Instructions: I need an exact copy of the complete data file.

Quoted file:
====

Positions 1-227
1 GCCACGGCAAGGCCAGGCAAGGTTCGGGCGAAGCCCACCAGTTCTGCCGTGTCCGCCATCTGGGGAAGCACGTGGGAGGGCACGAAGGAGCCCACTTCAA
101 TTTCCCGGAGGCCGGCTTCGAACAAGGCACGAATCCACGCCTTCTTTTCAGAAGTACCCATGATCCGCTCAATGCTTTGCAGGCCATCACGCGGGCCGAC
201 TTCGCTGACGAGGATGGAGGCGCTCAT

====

Positions 1-227
1 GCCACGGCAAGGCCAGGCAAGGTTCGGGCGAAGCCCACCAGTTCTGCCGTGTCCGCCATCTGGGGAAGCACGTGGGAGGGCACGAAGGAGCCCACTTCAA
101 TTTCCCGGAGGCCGGCTTCGAACAAGGCACGAATCCACGCCTTCTTTTCAGAAGTACCCATGATCCGCTCAATGCTTTGCAGGCCATCACGCGGGCCGAC
201 TTCGCTGACGAGGATGGAGGCGCTCAT